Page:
Several years back, buying group exec Richard Glikes urged his member dealers, installers and integrators to wean themselves off the TV teat.
Now understand, I have nothing but respect and admiration for Richard and all the work he has done on behalf of independent retailers. But at the time I thought he was nuts.
TV was (and for the most part still is) the cornerstone of the CE assortment, the big-ticket tent pole that supports all A/V products and accessories.
But Richard argued, a bit presciently, that absent protected or derivative models, or the firepower to duke it out on price, TV was a money-losing proposition for some dealers. Not all, just his.
Fast-forward to last week, when TWICE covered a tale of two retailers, one very large and the other very small.
Sears revealed through an 8K filing that it was overhauling its challenged CE department, shifting from a central focus on TV to a broad connected-solutions strategy. Ryan Ciovaco, Sears’ president of connected solutions and consumer electronics, told TWICE that as part of this repositioning, video would be but one element that will also include tablets, wearables, wireless audio, appliances and fitness products.
Conversely, TWICE paid a visit last week with Electronics Expo – a single-showroom A/V dealer and custom installer in northern New Jersey that survived a bankruptcy, returned to profitability, and just now opened a second store.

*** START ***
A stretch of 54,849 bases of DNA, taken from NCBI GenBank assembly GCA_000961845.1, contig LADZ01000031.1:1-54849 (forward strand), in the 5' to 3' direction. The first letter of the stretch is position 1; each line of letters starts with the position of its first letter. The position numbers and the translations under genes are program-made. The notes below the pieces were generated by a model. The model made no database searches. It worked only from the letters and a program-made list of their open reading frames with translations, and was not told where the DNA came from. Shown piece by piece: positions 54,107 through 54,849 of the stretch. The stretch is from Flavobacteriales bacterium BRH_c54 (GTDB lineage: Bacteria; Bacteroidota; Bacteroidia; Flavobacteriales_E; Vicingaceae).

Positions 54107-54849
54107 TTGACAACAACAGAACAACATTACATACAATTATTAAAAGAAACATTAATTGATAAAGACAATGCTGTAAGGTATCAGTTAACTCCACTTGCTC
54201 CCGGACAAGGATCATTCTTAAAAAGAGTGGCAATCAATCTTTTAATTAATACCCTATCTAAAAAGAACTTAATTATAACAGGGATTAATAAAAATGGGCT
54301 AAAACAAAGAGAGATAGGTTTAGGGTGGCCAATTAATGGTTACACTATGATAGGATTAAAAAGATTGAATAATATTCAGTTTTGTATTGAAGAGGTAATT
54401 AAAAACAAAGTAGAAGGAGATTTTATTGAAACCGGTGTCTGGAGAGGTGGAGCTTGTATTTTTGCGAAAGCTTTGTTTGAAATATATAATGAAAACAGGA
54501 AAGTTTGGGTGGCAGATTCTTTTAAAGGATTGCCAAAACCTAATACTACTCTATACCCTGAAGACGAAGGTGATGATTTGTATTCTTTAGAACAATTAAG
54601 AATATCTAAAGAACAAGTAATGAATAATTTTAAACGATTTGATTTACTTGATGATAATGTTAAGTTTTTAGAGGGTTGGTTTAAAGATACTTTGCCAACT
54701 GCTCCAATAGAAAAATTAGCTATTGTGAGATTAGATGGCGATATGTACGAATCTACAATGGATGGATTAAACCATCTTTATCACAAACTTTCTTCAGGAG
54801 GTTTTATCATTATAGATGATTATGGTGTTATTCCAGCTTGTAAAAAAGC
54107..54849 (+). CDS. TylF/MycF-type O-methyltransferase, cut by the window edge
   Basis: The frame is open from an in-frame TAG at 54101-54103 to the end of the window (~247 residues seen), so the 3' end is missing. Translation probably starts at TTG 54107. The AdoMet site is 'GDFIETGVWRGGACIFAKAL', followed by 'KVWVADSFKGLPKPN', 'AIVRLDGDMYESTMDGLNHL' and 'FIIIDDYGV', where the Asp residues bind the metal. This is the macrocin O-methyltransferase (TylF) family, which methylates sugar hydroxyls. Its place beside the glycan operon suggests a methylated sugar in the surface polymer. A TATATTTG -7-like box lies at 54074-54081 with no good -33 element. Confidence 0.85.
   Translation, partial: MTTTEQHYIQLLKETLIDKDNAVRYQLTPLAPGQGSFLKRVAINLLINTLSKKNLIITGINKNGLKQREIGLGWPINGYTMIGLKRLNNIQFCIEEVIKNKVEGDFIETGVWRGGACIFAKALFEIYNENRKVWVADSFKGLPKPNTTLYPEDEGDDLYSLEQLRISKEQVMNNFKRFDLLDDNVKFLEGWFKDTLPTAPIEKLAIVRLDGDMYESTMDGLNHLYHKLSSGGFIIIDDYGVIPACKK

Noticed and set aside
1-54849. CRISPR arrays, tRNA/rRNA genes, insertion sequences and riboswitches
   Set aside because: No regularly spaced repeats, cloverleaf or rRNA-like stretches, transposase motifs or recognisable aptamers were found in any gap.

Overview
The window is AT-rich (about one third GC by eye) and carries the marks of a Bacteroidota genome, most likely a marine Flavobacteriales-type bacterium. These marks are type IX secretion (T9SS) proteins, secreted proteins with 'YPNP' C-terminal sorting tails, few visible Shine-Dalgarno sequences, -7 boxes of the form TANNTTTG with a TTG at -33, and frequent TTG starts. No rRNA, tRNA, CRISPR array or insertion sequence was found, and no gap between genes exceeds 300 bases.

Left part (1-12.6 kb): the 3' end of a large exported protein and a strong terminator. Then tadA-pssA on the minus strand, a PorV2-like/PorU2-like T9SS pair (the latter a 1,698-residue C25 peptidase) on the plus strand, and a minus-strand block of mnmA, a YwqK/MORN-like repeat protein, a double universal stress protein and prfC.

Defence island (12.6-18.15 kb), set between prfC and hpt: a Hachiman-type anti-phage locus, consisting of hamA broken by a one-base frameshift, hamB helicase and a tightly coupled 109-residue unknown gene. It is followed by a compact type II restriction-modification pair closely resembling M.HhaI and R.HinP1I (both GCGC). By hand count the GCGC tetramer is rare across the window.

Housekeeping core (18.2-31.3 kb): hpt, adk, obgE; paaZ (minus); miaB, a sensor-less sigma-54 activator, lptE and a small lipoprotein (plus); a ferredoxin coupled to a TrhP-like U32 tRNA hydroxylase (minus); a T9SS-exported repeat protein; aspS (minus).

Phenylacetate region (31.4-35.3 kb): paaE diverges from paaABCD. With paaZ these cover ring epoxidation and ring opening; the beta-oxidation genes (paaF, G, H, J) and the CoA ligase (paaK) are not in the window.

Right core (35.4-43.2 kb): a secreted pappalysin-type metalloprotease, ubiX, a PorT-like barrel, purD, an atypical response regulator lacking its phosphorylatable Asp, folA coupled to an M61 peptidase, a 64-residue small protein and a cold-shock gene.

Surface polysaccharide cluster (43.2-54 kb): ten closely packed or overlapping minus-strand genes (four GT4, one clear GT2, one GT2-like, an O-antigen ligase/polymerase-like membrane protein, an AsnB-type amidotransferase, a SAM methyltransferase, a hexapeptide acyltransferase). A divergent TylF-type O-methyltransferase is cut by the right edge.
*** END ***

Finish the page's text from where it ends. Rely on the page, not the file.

Owner Leon Temiz, who has a storied history in New York metro-area CE retail, reminded a reporter that TV was his downfall, and high-end audio his salvation.
“TV got us into trouble,” he said of the price-battered category, which had been the centerpiece of his once eight-location business. IR payment lags, truckload requirements, and weekly price adjustments led to mounting losses, he recalled, prompting a major video vendor to pull its credit lines, leading him into Chapter 11.
Today, Temiz, like Sears, continues to participate in TV, particularly with today’s higher priced, richer margin, UPP-protected Ultra HD models.
Years after Glikes’ admonition, these retailers have found a new balance in their assortments.
No, they haven’t abandoned video, and for most A/V dealers the TV wall will continue to stand tall. But just like some of the content it displays, TV ain’t for everybody.
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